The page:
Spyware: A Customer Relations Problem

A while ago I wrote about the problems caused by various forms of malicious software that download to your computer while you are surfing the Internet.

Spyware is probably the most dangerous. Like the flu, it comes in several forms. Some are used to steal personal information and therefore play an important role in identity theft. Less virulent forms set up shop on your hard drive and capture data about your activities on the Internet. At some point these programs transmit back to central servers that crunch the data.

The people on the other end function much like market researchers, selling the information to vendors who use it to refine products and offers. Some vendors even send the pop-up ads that we all love so much. Spyware and pop-ups can degrade the performance of your unprotected computer to the point where the machine might not run.

Spyware has become such a problem that even Congress is getting involved. But here’s my question: Why is it that technology companies are not getting more involved in supporting and promoting the battle against spyware? These companies don’t seem to recognize that spyware may be the most important customer relationship management issue of this decade.

Dell’s Case

Back in October Dell formed a coalition to fight spyware. Along with other vendors, it is providing spyware removal programs. According to Mike George, vice president and general manager of Dell’s U.S. consumer business, upwards of 12 percent of service calls to Dell in 2004 — that’s one in eight — were spyware related. One in five, or 20 percent, of calls to Dell’s help desk were spyware related. If you are an executive, seeing one in eight support calls caused by a preventable problem might make you see red. Having been on the initiating end of one such call, I can also tell you that they can take a while.

Thus far the remedies for the spyware problem have largely been marketplace-based. People are advised to be careful, buy and install firewalls, and use spyware and adware removal software, some of which is available free. And now government is getting into the act.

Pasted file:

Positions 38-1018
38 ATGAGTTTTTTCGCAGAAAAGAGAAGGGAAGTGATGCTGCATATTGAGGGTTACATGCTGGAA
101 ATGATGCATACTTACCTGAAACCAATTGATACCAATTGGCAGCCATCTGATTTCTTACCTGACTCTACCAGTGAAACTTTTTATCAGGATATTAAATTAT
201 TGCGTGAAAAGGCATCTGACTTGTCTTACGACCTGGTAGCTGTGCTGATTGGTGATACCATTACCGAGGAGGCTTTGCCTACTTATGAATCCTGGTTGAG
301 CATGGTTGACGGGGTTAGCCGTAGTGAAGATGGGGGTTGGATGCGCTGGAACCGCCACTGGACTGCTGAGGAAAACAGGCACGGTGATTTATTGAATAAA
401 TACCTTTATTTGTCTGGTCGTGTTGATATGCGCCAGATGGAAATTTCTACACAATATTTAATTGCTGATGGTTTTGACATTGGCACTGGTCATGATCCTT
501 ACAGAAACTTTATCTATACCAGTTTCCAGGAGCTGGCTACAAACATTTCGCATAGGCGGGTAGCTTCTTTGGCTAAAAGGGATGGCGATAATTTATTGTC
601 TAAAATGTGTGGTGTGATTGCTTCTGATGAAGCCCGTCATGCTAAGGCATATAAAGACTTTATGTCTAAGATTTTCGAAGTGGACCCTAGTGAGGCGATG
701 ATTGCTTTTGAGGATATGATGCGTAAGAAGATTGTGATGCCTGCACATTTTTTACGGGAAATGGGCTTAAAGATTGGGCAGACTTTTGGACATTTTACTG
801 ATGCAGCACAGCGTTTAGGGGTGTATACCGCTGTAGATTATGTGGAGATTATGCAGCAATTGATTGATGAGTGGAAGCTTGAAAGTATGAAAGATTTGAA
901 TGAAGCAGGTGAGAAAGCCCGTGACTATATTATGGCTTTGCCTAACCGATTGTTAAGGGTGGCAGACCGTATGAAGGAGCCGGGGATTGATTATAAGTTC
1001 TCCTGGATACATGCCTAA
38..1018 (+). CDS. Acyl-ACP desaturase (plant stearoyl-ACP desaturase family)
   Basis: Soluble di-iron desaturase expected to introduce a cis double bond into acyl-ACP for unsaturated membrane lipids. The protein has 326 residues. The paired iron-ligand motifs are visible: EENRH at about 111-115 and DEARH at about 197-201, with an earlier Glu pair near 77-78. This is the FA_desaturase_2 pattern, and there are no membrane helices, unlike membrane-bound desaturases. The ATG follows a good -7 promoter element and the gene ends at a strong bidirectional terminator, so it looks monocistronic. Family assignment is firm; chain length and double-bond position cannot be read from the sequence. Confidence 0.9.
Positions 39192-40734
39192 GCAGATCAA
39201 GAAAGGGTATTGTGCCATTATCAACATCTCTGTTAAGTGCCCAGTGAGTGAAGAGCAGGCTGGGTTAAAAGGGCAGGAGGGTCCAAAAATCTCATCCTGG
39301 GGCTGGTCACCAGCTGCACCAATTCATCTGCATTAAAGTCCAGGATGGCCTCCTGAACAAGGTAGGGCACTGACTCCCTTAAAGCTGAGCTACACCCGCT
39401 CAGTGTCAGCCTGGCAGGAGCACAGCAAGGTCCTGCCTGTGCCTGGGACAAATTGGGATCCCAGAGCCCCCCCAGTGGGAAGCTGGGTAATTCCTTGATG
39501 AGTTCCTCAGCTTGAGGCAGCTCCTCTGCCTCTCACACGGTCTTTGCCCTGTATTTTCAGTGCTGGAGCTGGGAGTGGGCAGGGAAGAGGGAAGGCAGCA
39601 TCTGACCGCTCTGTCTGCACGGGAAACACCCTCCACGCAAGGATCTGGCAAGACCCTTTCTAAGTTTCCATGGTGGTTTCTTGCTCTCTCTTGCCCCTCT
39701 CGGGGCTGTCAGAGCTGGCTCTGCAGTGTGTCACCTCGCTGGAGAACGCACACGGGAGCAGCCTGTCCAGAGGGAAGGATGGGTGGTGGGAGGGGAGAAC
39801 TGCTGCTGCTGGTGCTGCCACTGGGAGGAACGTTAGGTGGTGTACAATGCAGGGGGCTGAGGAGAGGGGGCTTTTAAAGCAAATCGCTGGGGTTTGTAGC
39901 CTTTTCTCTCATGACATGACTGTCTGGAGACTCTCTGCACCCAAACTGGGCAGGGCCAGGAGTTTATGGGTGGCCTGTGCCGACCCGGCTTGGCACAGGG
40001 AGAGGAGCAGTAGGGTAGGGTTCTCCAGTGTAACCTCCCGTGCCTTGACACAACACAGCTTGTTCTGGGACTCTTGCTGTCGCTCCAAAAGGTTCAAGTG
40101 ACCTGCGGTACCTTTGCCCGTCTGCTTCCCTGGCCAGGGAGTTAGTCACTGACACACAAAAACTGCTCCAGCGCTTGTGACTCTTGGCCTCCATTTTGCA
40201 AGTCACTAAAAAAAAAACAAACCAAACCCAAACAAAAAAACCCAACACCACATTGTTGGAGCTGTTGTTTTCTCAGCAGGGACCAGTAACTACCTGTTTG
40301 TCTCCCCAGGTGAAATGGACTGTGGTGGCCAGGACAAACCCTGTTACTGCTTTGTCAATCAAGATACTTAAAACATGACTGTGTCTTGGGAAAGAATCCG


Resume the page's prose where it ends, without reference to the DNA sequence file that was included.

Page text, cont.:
Uncle Sam

Depending on your world view, you might think of government involvement as a potential problem, or you might think it’s about time. I am of the latter persuasion.

I know there is a strong current in our political life that essentially says that we are free individuals and don’t need government interference in our lives. That’s fine as far as it goes, but in this case in particular, I think there is an important role for government — a role that is as important as, and not much different from, putting police on the streets.

On the surface, spyware might look like a problem faced by individual computers — sort of like getting a flat tire while driving on the highway. If that were the case, then fixing our own flats wouldn’t be a problem. But what is really happening is that a sophisticated group of pirates is spreading nails on the cyber highway and giving everyone flats. Individuals are relatively powerless to thwart this kind of organized crime — unless you think of lynching as an important precedent in the evolution of Western legal theory. So there is a role for government in this situation.